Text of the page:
Miss B was athletic champion of her last year at traditional school. Those who knew of our plan to full-time travel questioned how we would incorporate physical education in our travel. Generally, comments like that come from people who have not travelled a lot (or not with my husband, who is a strong believer in being on the ground, walking everywhere to truly experience a local area!).

No, she cannot attend a sports carnival once a year and inter-school athletics. But, there are worldwide parkrun events held weekly that are free that allow you to run 5km (great for socialisation and meeting new friends too). There are plenty of hiking trails, cities to explore and invitations to be involved in sports.

While in Europe Miss B played badminton in Romania and France, hours swimming in the labyrinth of natural cave baths in Hungary, swimming again in the Adriatic Sea, Ionian Sea and Tyrrhenian Sea. We climbed a volcano in Sicily and go on nature walks everywhere around the globe. Being active is something Miss B will not be able to avoid and something we all love.

What have been the best and worst things about educating her on the road?

The best part of worldschooling is knowing where your child is at academically. Being able to spend genuine time together (not trying to talk while getting ready for work/ school, or doing homework while they are tired and you’re cooking dinner). Watching them grow through experiences they encounter, this is real family time.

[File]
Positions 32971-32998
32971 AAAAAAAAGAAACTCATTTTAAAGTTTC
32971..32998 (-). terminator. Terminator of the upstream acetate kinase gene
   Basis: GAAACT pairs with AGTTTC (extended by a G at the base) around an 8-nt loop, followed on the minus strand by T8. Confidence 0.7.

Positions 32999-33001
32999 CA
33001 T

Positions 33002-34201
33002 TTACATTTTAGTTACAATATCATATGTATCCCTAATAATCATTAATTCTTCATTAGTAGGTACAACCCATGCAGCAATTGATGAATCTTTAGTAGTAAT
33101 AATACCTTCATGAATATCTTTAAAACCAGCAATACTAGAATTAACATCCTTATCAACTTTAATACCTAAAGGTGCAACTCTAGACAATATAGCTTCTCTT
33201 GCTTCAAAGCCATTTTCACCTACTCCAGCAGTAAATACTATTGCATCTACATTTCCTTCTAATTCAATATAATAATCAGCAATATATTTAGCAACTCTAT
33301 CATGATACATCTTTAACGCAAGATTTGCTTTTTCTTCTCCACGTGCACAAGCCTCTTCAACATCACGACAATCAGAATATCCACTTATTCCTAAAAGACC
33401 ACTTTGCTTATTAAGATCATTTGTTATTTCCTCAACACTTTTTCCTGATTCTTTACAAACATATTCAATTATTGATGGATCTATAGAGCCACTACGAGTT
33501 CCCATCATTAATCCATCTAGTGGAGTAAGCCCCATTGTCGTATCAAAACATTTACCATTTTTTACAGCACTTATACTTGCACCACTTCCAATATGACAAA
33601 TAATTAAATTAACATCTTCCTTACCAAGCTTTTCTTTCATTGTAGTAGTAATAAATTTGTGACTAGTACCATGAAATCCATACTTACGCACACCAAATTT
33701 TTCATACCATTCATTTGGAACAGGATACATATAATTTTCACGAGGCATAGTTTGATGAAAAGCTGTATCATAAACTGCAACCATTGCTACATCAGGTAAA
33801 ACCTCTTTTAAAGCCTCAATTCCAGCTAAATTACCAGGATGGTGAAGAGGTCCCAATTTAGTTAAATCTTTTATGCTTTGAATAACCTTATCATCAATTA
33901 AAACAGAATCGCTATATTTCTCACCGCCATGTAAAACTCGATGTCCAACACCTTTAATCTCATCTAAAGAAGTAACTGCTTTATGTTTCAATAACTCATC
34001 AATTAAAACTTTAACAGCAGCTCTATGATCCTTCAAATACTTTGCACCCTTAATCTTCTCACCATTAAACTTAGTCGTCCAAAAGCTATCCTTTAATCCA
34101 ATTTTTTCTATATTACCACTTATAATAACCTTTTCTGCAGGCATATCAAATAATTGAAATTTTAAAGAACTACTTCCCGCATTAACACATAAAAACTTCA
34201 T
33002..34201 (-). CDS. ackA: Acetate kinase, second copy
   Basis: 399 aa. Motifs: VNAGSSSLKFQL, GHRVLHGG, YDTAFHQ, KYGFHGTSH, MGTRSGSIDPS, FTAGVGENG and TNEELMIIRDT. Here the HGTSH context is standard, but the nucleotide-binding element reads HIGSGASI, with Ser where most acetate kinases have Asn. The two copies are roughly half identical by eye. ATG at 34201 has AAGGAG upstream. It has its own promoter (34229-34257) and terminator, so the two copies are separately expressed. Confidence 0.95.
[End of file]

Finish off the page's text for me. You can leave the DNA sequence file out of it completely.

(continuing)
It is not all sunshine and roses with worldschooling (although in fairness it is very rare for us to have a bad day and there were a lot more bad days when we were in traditional schooling). There are days where it’s just not happening. If Miss B knows it is school holidays she’ll question why she has to do schoolwork! But this is soon replaced with “Everyone should get to do school like this!” at the next amazing place we visit.

When full-time travelling there will be days when you feel over-travelled. You have seen too many churches, museums, castles or walked too many kilometres in 35 degrees heat. Patience can be tested—these are good times to avoid schooling!

We are more formal than most in our approach, so don’t pressure yourself to achieve a certain number of hours a day or certain modules. It will all come together in time. Sometimes an activity or destination takes you off on an unexpected journey of discovery and exploration—roll with it. When a person (irrespective of age) is engaged in learning about something, their ability to absorb new information and enjoyment in doing so is magnified.

Happy travels and see you out there!

You can see where Leanne and her family are at the moment at www.cakeandeatit3.com


The Kingsland-Barrow family

Digital nomad family Kingsland Barrow family travelling adventure rtw

Who are you?

I’m Charlie Kingsland-Barrow, soul-led author, entrepreneur and coach, wife to Rob, a copywriter, and we have two daughters age 6 and 4. We’re currently located in a château in rural France for the next four months, after an unintended 3 years in Cyprus!

How are you educating your kids?

Flexibly! With Waldorf and unschooling principles as our very rough guide…

We make sure the kids spend time outside every day come rain or shine, wherever we are, encouraging them to immerse in nature. We believe appreciation of nature leads to a greater understanding and appreciation of the self and our place in the world, leading to more fundamental things like physical confidence, exploration, and imagination.